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Occult Metastases in the Sentinel Lymph Nodes of Patients with Early Stage Breast Carcinoma
Kambiz Dowlatshahi, Ming Fan, Kenneth J. Bloom, et. al.
Abramson Cancer Center of the University of Pennsylvania
Last Modified: November 1, 2001
Reviewers: Li Liu, MD
Source: Cancer, 86:990-996, October 1999.
The presence of nodal metastases and the number of lymph nodes with metastases are among the most important predictors of the outcome for patients with breast cancer. Approximately 20% to 40% of patients with breast cancer and clinically undetectable lymph nodes have pathologic evidence of lymph node metastases. Axillary lymph node (ALN) dissection to pathologically assess node status is not only diagnostic but may be therapeutic as well, although this remains controversial. Unfortunately, women who undergo axillary dissection are at risk for side effects including arm pain, arm edema, and limitation of motion. A sentinel lymph node (SLN) is the first lymph node along the route of lymphatic drainage from a primary breast tumor. Sentinel lymph node biopsy carries lower morbidity and cost than a complete axillary dissection. Dowlatshahi et al. reported a preliminary study assessing the incidence of occult metastases using serial sectioning at 0.25 mm intervals and stains for cytokeratin.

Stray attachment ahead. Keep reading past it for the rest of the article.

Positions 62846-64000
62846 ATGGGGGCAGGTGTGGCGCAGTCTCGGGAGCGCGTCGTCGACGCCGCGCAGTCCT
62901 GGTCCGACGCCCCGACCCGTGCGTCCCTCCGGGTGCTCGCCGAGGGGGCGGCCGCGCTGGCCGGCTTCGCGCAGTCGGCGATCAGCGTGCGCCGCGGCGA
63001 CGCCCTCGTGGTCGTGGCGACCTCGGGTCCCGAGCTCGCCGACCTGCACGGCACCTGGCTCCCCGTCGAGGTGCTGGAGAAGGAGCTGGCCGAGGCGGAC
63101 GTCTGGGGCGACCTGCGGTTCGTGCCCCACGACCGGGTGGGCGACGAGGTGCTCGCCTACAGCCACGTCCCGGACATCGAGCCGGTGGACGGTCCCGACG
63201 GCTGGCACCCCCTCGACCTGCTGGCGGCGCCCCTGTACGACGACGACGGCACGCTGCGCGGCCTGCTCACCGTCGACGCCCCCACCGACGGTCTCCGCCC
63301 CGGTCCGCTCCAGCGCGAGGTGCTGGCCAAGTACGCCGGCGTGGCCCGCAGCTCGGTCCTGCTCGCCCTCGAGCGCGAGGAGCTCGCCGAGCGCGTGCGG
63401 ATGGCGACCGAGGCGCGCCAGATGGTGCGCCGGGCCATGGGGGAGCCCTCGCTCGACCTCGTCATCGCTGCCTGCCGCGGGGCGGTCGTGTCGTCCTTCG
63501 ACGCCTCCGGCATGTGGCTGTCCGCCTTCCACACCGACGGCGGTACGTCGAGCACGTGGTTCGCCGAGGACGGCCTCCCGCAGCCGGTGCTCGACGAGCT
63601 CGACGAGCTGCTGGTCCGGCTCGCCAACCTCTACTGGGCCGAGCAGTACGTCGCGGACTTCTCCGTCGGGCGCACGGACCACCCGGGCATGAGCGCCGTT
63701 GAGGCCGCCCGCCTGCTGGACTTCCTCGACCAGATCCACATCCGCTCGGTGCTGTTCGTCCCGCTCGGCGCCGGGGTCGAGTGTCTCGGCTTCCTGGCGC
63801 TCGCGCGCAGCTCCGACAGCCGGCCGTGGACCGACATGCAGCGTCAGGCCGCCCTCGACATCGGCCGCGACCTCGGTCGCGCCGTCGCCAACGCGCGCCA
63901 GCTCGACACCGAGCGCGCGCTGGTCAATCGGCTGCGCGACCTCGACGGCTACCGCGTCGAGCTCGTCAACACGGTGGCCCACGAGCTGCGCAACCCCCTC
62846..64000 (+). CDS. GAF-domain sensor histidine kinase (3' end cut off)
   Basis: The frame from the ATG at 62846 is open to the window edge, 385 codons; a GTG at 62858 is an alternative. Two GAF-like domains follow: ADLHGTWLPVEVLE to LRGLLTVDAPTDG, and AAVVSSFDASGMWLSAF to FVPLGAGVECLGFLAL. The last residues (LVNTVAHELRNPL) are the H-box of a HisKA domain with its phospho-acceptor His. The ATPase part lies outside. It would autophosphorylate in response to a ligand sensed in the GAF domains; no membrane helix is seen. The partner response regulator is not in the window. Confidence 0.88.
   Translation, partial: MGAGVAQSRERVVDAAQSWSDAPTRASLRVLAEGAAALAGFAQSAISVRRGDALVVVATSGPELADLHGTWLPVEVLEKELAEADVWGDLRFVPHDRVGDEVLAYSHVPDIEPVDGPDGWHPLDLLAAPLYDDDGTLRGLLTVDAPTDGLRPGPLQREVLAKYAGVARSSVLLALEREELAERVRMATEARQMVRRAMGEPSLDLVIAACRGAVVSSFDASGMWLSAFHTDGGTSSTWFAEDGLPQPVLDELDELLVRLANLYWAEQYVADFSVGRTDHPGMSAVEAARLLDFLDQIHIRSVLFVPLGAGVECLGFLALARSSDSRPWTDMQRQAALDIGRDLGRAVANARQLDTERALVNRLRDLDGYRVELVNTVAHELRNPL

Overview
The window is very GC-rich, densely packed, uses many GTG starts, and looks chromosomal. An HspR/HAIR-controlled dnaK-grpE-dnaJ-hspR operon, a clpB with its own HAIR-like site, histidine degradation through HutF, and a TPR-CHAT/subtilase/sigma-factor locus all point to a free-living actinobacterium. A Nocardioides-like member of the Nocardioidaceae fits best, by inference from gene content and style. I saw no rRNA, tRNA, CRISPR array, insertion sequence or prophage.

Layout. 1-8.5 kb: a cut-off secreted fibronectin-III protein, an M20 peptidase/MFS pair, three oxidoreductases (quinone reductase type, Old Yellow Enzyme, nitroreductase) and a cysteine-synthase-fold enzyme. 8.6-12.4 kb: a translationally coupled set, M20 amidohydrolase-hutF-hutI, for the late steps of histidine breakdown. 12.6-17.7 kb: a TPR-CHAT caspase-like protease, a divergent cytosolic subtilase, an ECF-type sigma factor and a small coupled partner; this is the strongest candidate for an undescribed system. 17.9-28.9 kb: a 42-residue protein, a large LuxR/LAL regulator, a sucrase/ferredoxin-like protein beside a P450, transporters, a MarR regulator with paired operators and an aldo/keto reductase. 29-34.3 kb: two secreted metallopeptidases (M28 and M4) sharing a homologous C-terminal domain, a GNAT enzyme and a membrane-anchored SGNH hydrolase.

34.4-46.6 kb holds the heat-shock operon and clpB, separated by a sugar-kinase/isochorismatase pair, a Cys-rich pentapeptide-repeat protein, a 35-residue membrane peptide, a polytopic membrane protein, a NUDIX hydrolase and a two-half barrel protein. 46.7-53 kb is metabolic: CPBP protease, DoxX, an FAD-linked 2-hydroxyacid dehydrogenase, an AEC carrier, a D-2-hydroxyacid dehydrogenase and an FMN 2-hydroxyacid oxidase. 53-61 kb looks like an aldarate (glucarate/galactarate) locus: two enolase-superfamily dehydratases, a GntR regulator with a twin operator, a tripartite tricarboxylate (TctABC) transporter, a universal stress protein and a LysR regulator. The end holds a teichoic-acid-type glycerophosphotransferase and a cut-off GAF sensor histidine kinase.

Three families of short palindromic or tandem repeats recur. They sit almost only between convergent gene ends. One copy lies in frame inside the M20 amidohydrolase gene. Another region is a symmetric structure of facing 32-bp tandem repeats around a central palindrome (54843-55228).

SLNs from 52 patients with invasive breast carcinoma with a mean dimension of only 1.35cm were evaluated microscopically with routine 2mm section intervals and hematoxylin and eosin (H & E) staining. A comparison was then made to the same specimens sectioned serially at 0.25mm intervals and stained immunohistochemically for cytokeratin, following SLN dissection.
- Metastases were found in the SLNs of 6 patients (12%) when examined by H & E staining and in 30 patients (58%) when examined by IHC.
- Of 24 patients whose metastases were identified by IHC alone, half of them had isolated tumor cells and half of them had clusters of malignant cells.
Since the false positive rate (number of positive findings that are really negative divided by the number of true and false positives) of identifying micrometastases by IHC to cytokeratins alone remains unknown, it is difficult to quantify how many SLN metastases were actually underestimated by routine histologic examination. Many studies have shown that the long term relapse rate for patients with small (<1cm) ALN negative tumors based on traditional staging is <10% and that adjuvant hormonal and chemotherapy are of little utility in this setting. Clinical implications of IHC staining in identifying micrometastases require further clinical investigation with prospective randomized trials.